The same side of the Moon always faces the Earth. The "dark side" is not actually dark — it gets cycles of day and night just like most places on Earth — the "far side" is a more correct term. The reason that one side is never visible from the Earth is because it spins once on its axis in precisely the same amount of time it takes to revolve around the Earth. If its rate of rotation were slightly different than its rate of revolution, those on Earth would eventually be exposed to the entire surface of the Moon. These two intervals have been equal for all of recorded history, however, and probably have been for millions of years or longer.
This otherwise bizarre phenomenon can be explained in terms of a subtle effect generated by gravitation and friction called tidal locking. Through their mutual gravitational attraction, the Earth and the Moon create tidal bulges on each other, with one bulge facing in the direction of the other body, and one facing away. These bulges generate heat through the friction of rock rubbing against itself, and also change into a greater orbital force for the Moon, which means that it is continually getting further away from the Earth. Over time, they siphon energy away from the rotational momentum of both bodies, producing a braking effect.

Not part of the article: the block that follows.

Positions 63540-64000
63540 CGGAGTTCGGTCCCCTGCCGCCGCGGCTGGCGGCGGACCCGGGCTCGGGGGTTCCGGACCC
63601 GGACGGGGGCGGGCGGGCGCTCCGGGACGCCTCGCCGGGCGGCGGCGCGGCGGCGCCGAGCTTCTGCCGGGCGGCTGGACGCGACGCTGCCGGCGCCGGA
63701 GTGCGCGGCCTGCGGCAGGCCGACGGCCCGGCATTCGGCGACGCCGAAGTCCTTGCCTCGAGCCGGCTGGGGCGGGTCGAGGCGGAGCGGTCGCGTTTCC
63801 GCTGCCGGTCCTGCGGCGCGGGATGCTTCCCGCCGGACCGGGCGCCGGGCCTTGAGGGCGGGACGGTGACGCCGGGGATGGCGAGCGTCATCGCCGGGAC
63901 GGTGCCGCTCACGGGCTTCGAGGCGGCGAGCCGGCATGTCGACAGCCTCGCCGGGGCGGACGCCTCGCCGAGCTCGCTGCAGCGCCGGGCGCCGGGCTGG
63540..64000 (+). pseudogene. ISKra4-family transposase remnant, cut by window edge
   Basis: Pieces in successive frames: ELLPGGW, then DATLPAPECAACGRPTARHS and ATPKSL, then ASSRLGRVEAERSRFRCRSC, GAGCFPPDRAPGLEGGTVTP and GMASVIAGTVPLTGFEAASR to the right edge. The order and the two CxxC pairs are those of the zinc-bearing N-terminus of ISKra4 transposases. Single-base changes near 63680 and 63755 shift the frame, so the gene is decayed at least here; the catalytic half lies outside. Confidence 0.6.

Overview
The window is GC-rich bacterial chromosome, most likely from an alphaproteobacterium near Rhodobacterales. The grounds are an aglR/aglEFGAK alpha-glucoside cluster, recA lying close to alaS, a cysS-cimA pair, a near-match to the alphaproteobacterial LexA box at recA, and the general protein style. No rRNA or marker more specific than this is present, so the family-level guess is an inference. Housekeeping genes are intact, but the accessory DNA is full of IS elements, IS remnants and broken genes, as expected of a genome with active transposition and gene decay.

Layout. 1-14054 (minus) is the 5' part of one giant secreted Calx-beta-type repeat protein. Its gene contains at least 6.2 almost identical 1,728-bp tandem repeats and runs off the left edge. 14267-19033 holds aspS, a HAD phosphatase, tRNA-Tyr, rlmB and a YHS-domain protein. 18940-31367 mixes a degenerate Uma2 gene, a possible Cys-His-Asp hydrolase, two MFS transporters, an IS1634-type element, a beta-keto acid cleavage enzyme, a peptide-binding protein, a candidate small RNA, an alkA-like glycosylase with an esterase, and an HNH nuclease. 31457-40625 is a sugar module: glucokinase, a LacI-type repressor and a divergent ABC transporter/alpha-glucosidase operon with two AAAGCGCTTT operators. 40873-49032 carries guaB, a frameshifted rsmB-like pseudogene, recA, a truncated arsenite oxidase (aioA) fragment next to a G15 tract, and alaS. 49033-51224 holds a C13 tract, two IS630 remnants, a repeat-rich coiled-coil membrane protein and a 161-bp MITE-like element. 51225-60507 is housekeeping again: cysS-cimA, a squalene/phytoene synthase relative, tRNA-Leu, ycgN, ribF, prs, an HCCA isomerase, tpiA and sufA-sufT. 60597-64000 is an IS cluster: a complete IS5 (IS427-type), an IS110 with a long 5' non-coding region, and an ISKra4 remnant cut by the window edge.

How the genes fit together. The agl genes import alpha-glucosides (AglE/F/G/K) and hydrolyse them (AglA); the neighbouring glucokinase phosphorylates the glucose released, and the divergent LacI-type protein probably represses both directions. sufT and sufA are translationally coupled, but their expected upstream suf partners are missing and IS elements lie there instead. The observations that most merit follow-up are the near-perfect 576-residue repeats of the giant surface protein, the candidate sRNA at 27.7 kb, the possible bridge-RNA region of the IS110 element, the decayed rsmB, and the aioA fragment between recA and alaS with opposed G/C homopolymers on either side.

Because the Earth's mass dominates the Earth-Moon system, the Moon experiences the greater braking effect. Over time, its rotation has progressively slowed until the rate of rotation matched the rate at which the tidal bulge moves around the body. Today, lunar tidal bulges are located at a constant position with respect to the rotation of the Moon, meaning a sort of equilibrium has been reached.
The Earth's rate of rotation also slows over time due to the tidal forces, but the braking effect is much smaller — in order to be synchronized perfectly with the Moon, the Earth would need to rotate only once per lunar cycle, or about every 29.5 days. Then the Moon would always be in the same place in the sky, and visible from only one side of the Earth, but this is not the case. In certain planetary systems, like that of dwarf planet Pluto and its satellite Charon, both bodies are tidally locked to one another.